Some of the things we take as basic, soothing truths are there. It will fall down instead of up when we drop a pencil. The sun will set in the evening, and it will rise in the morning. And it will come out of our pores as a transparent liquid when we sweat. There are things that we can depend on, things that we can take comfort in believing that we can foresee. This is why, when she started excreting red sweat in the late 1990s, one can imagine how disconcerting it must have been for a 26-year-old nurse. The woman sought medical attention after five months of worry and battling stubborn stains. Sweat from her sebum (the natural oils that waterproof and moisturize our skin and hair) was harvested by physicians using ether to extract the sweat from the remaining materials. They compared it to the stained clothing of the nurse and noticed that there was a case of chrom hyperhidrosis in the patient.
Chrom hyperhidrosis is an extremely rare disorder that leads to the excretion of colored sweat by a human. It may come from one of the two sweat gland forms (more on that on the next page), but the common thread is that the gland produces colored sweat. This distinguishes it from another disease, called pseudochromhidrosis, where clear sweat is formed and when it enters the skin, it mixes with a coloring agent [source: Musel]. The most widely cited classic case is the blue sweat found on copper miners — the mineral blends into the skin with the sweat, causing the pigmentation. The case literature on pseudochromhidrosis generally ends with the disappearance of the symptoms when the product or activity that led to them is discontinued by the patient. But what exactly is this strange chromhidrosis condition, where colored sweat is actually created inside the body?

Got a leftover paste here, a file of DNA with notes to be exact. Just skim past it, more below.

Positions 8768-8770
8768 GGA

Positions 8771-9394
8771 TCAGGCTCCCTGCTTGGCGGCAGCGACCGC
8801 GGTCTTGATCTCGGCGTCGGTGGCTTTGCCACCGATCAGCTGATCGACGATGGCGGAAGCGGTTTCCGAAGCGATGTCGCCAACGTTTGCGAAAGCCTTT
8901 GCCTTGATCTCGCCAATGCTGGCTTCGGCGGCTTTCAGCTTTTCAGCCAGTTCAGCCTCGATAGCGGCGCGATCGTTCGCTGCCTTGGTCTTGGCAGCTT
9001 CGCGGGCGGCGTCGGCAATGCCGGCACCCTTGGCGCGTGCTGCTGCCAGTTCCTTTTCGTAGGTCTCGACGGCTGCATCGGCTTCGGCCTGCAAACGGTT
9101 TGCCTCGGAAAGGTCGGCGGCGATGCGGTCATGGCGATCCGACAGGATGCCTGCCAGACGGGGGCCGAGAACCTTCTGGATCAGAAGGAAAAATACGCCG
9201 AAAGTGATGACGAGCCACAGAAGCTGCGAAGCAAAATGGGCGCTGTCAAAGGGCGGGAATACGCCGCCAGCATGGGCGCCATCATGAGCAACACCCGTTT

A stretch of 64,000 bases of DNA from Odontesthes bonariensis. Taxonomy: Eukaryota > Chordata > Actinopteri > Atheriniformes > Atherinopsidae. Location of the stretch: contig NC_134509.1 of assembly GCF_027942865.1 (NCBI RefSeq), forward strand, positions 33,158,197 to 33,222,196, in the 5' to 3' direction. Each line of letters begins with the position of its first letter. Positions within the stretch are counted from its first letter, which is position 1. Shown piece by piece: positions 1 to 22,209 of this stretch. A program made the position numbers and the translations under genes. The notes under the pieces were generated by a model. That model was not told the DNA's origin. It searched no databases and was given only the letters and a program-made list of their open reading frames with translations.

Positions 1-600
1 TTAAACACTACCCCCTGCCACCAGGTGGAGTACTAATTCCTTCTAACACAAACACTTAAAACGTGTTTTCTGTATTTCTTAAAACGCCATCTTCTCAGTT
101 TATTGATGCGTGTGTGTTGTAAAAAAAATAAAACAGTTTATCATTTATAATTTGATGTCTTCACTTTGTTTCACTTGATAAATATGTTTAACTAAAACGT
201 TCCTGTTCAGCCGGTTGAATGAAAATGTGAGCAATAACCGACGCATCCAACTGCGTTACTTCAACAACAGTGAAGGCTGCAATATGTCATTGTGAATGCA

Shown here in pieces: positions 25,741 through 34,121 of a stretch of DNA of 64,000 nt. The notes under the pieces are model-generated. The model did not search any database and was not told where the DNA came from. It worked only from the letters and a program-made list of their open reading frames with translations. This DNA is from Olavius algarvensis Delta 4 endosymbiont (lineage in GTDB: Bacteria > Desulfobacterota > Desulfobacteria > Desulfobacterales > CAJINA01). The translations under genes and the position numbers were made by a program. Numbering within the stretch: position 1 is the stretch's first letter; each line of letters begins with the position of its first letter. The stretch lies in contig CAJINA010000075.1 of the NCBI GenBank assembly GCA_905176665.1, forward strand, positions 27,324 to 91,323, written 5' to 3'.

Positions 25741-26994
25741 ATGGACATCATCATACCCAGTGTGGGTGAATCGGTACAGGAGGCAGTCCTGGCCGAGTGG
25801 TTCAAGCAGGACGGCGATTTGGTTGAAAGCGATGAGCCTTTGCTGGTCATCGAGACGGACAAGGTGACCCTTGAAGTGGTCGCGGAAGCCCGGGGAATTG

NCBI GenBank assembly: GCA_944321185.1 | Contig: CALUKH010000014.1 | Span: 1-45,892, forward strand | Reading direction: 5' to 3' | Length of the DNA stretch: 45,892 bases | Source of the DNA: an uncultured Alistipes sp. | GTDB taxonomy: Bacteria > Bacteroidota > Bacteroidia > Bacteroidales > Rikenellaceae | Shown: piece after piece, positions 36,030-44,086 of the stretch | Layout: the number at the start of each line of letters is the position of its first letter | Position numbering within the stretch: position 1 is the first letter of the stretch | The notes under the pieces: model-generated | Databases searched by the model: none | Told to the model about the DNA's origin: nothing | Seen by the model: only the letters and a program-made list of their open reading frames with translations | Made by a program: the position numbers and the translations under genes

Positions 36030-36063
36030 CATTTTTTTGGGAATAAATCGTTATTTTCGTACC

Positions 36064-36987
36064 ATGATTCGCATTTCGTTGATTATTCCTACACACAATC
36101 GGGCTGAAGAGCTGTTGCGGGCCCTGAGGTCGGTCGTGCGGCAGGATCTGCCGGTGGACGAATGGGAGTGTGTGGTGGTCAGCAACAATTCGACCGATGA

Only yellow, green, blue, black and brown sweat results in Apocrine chrom hyperhidrosis. Here is why: Lipofuscin is the culprit behind apocrine chrom hyperhidrosis. This is a pigment that is formed in certain kinds of cells as a byproduct of the oxidation of lipids (fats). Lipofuscin can be produced in the apocrine glands and can stain the sweat that is excreted by these glands when it occurs in sufficiently high concentrations. Diagnosing apocrine chrom hyperhidrosis is made easy when colored sweat is removed as yellow, green or blue. Sweat and clothes stained with colored sweat under a wood lamp (an ultraviolet or black light) may be viewed by physicians. Phosphoresce the lipofuscins in the light, exposing the source. When the sweat is brown or black, it becomes more troublesome because, while lipofuscins color the sweat, they have been highly oxidized when they enter the pigment and do not fluoresce under a black light. A medical history is the strongest instrument of a physician to diagnose eccrine chrom hyperhidrosis (which is rarer than the apocrine variety). In certain cases, the penetration of a foreign dye or pigment that the patient has absorbed is the result of this form of chrom hyperhidrosis. Chrom hyperhidrosis arising from the fondness of a specific packaged food containing tomato powder and paprika was diagnosed by the nurse on the last page. It wasn’t until she was questioned by her doctors that they were able to compare the food to her colored sweat samples and recognize the culprit. The components were water-soluble and her eccrine glands were excreted.